OATNUT SOURDOUGH HERB DRESSING

Thanksgiving after Thanksgiving  I stood in my childhood kitchen watching my dad prepare the stuffing for dinner.  Daddy never stuffed the Turkey, but instead made the “stuffing” like a big casserole.  The stuffing was always my favorite part topped with daddy’s giblet gravy – YUMMY.  I can taste it like it was all those years ago again. Now daddy used Mrs. Cubbinson’s cornbread dressing as a base and doctored it, but several years ago my brother asked me to try and reproduce the recipe and VOILA’ I did it and it’s from scratch!
One of the great things about bread dressing is that the leftovers work for meal after meal and if you’re making gravy, it only enhances the flavor.
OATNUT SOURDOUGH HERB DRESSING
10 slices Oroweat OATNUT bread, cut into bite size chunks
1/2 loaf sourdough French bread, cut into bite size chunks
1 large sweet onion, chopped fine
1 small bunch celery (leaves and all), chopped fine
1/2 bag baby carrots, chopped fine
1 box mushrooms, chopped fine or shredded
1 tablespoon sea salt
1 tablespoon white pepper
2 sticks unsalted butter
4 cups homemade chicken broth**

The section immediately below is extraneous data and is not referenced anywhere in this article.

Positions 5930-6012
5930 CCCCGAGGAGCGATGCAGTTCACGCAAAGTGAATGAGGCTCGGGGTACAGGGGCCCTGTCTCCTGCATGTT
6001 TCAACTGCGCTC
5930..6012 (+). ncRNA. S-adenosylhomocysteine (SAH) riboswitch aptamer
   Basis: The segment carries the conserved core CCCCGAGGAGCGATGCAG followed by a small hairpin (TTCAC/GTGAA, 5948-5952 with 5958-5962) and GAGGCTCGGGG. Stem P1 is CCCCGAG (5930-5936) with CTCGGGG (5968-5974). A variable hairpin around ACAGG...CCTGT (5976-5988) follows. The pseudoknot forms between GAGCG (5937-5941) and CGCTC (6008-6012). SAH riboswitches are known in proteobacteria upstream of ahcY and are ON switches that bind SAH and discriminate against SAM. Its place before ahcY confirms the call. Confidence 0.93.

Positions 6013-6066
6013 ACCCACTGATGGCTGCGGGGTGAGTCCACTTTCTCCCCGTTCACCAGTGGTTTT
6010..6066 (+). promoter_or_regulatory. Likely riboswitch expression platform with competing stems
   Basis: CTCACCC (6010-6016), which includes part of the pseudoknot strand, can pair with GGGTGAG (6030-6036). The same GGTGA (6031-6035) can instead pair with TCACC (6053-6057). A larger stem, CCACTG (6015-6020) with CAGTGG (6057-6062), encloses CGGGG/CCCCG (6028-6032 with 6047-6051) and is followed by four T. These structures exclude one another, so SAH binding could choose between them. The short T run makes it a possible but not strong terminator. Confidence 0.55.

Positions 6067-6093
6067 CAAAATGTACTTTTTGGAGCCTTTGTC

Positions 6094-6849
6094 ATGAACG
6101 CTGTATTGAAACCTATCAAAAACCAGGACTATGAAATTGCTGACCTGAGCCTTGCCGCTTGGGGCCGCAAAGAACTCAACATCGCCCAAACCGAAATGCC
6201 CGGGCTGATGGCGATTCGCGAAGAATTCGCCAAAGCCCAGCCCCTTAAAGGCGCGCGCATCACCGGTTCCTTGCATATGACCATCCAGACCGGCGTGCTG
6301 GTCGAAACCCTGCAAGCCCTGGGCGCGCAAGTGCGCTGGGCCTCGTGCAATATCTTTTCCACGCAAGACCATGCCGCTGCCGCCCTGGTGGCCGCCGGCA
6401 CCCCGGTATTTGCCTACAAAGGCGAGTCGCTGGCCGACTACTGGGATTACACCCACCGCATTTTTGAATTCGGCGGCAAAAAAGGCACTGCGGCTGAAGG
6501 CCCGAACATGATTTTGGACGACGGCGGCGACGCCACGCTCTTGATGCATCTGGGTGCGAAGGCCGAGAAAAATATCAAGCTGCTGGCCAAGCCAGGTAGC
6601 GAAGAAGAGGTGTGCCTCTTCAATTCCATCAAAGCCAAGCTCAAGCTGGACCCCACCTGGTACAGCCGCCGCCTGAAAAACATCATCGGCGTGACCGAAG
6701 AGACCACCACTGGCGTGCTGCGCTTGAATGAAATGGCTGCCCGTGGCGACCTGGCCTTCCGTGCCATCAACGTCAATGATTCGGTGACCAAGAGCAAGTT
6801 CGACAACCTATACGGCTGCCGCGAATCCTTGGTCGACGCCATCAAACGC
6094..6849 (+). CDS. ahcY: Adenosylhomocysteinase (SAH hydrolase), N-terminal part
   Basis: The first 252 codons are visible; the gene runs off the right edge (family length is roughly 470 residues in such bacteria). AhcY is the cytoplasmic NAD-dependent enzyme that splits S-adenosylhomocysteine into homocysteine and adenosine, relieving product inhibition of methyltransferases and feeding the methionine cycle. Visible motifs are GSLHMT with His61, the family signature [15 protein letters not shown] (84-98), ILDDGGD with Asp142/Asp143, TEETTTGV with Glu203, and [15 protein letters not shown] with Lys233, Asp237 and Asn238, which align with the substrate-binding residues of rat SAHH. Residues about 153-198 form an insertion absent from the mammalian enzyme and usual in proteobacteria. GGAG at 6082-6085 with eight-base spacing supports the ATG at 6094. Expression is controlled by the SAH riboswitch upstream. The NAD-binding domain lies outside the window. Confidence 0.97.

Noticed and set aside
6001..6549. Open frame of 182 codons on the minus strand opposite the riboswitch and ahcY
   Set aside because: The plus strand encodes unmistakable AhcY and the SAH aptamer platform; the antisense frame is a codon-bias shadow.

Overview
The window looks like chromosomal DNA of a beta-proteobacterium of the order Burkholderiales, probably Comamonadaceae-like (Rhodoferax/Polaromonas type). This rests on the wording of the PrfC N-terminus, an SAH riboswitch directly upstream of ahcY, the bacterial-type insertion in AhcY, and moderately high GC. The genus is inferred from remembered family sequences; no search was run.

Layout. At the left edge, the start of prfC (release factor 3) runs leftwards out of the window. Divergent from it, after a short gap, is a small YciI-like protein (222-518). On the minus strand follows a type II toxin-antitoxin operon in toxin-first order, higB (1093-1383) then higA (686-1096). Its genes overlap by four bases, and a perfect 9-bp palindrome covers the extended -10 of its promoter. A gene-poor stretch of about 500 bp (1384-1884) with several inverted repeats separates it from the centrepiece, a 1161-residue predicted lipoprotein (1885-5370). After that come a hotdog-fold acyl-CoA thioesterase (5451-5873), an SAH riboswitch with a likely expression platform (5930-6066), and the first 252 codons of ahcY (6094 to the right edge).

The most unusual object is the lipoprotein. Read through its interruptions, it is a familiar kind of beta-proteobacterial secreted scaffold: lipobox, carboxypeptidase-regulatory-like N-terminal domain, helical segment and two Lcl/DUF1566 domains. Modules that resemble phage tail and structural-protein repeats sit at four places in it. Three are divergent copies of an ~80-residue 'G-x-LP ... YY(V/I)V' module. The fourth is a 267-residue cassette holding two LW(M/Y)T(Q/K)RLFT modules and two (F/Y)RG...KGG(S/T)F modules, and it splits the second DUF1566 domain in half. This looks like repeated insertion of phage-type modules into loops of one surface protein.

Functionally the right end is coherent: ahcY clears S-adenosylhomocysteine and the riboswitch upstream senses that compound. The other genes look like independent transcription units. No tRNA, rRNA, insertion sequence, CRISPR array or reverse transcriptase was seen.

2 tablespoons Better than Bouillon Chicken base
2 tablespoons Buttery Herb & Garlic Mix (I believe McCormick makes it)
4-5 cloves garlic, minced

  • Cut bread into bite sized chunks and spread out in a thin layer over cookie sheets.
  • Bake at 200 degrees for 3-4 hours until pieces are actually hard.
  • Chop all the vegetables.
  • In a large cast iron pan melt 1/4 cup of the butter.
  • Add the onions and saute until translucent. The add the celery and carrots and continue sauteing until crisp tender.
  • Add the mushrooms and garlic last as they will burn first.
  • Whisk together the water, better than bouillon chicken base and all of the seasonings.
  • Add the melted butter.
  • In a large pan toss the bread slices together.
  • Add the sauteed vegetables and toss again.
  • Add the liquid mixture and toss again until well absorbed.
  • Fold entire mixture into at least a 9×13 baking dish.
  • Bake uncovered 1 hour.
  • At this point I use a small portion for our dinner that night and freeze the rest.
  • When it’s time to cook it again, I defrost it, put it back in the same baking dish and bake it again, but this time covered with foil until the last 15 minutes so it doesn’t dry out. We like it crisp on top so I remove the foil the last 15 minutes.

NOTE **:  I make my own broth from the carcass of a Rotisserie chicken each week to use in my recipes.  I buy the rotisserie chicken at Costco and use the meat to snack on or to make chicken salad or pastas.

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